The only way to explain it was that after two years in the winter Whites, Atticus’s body knew what it needed and it insulated itself.  It was evolution of a body right before our very eyes.  

Now let me be the first to say that I’m not an expert when it comes to dogs. Nor am I a scientist or a nutritionist. I can only speak to what I know. Mostly, we go about everything in our lives with common sense. If something seems right, we do it. If it doesn’t, we don’t. If something goes wrong or isn’t working, we change directions. 

So when it comes to the cold it’s as simple as this: Atticus has become a winter dog. He’s far more comfortable November through April than he is from June through August. He abhors the heat.

Two years ago, when Atticus went through chemotherapy, his weight hit thirty-two pounds. Now he’s back to twenty-seven, and while he has a body suit and numerous sets of Muttluk boots, he rarely needs them. But when he does, I put them on him.

I can assure those of you who worry about him getting cold, when the temperature drops or it is snowing, he’s most likely not like most of the dogs you’ve met. He thrives in cold temperatures.  Whereas Will was just the opposite toward the end of his life. He wore his fleece-line coat if the temperature dipped below sixty degrees. It just goes to prove what we already know, we are all different.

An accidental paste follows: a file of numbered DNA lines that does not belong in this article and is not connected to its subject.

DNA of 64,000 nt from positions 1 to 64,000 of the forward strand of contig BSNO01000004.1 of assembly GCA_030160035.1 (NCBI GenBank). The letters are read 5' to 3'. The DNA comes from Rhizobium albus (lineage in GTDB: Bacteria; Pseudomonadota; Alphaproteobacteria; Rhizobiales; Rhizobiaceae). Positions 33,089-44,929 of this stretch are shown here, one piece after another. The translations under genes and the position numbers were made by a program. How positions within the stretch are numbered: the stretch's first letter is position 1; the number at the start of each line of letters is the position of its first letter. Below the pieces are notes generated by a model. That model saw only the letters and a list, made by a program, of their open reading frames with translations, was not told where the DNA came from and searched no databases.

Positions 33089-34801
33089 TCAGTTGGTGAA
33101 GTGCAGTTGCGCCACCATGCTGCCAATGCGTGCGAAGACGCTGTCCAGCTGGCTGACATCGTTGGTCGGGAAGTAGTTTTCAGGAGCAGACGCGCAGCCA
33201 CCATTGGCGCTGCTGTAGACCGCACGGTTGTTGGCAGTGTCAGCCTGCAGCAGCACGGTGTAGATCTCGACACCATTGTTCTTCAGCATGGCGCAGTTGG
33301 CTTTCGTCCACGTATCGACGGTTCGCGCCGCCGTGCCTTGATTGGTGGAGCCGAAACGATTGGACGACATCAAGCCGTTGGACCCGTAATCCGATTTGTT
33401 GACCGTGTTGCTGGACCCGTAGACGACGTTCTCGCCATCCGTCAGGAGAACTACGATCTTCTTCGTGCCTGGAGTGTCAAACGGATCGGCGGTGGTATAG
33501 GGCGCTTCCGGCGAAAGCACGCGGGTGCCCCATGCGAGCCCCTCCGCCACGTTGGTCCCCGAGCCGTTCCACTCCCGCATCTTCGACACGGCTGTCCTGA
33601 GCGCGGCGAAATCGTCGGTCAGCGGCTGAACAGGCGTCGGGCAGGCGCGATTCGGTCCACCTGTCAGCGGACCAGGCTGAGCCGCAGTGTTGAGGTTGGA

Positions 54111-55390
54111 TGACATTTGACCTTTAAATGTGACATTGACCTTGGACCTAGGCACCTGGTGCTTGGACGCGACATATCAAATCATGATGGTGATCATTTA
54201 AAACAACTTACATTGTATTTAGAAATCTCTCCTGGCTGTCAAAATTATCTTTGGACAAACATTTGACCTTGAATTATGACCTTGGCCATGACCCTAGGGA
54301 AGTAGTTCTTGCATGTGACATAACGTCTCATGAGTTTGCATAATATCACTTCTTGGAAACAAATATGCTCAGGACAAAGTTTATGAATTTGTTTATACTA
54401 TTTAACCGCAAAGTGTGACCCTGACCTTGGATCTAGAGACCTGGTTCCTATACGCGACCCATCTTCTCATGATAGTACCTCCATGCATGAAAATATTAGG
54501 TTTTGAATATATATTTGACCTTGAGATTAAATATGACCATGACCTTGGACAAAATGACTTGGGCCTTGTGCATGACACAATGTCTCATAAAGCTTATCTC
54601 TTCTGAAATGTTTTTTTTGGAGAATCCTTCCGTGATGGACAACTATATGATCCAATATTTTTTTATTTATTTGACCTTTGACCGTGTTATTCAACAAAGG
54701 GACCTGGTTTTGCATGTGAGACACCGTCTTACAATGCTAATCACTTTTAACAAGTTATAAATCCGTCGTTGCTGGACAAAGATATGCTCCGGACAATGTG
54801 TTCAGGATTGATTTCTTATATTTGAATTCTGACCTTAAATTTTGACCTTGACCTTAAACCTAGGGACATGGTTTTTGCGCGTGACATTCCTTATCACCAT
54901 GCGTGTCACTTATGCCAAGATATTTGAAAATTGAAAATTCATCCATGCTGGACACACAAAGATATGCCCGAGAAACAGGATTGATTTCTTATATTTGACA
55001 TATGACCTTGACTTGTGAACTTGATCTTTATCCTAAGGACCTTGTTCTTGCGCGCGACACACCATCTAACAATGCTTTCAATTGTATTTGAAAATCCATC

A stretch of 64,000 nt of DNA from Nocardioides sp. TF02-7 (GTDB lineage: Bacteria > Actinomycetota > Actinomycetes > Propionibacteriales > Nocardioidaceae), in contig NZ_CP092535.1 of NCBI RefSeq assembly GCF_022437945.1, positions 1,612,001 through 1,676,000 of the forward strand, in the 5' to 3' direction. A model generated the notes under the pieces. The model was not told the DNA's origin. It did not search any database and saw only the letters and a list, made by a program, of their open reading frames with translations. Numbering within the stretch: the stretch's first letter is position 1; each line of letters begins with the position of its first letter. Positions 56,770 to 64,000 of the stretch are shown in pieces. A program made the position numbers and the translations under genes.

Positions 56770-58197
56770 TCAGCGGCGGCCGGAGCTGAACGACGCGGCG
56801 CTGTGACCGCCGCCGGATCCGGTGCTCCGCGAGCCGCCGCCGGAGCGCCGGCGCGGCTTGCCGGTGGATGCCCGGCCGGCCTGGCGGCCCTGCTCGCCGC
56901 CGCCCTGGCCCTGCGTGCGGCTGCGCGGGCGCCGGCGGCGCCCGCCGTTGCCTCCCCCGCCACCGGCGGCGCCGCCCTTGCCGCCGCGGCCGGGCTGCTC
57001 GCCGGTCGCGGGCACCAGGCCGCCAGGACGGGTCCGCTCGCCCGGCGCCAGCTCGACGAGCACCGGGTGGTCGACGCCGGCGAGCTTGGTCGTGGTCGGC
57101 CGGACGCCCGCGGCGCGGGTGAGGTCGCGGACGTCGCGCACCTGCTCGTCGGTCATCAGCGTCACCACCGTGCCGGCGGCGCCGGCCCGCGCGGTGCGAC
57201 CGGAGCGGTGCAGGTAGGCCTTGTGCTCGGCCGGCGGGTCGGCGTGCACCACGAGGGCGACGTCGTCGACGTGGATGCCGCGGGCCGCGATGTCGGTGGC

And here’s when the common sense part comes in. When Atticus is cold, he lets me know, and I have him in his fleece-lined body suit and boots within seconds.

So when you see Atticus in the months to come wearing only his birthday suit, please understand he’s not you. 

If there is something I’m proudest of with Atticus. He always has a choice. His opinions are taken into account. If you’ll remember from the book, he’s pulled the plug on a handful of hikes he didn’t feel up to and that was more than okay, it was respected.  His comfort is always important to me, as is the comfort of all friends.

This reminds me of a story from about seven years ago. It was toward the end of winter and a television magazine show wanted to feature the two of us. The time we set up to meet, Atticus and I were coming off a hike and the television crew would be waiting for us at the trailhead. While setting it up in advance, the host of the show, a very attractive woman, suggested that it would be best if Atticus had his body suit and boots on when we came off the trail because it would get more people's attention on television. I told her that would be fine if it was cold, but if it was a bit warm (relatively speaking for the season), he wouldn't be wearing them. She pushed the point and kept talking about how it would look great on tv. I told her that didn't matter to me. What did was Atti's comfort, and if it was above a certain temperature he would roast in his suit and boots. That didn't matter to her.

"Come on, Tom, it will be great television!"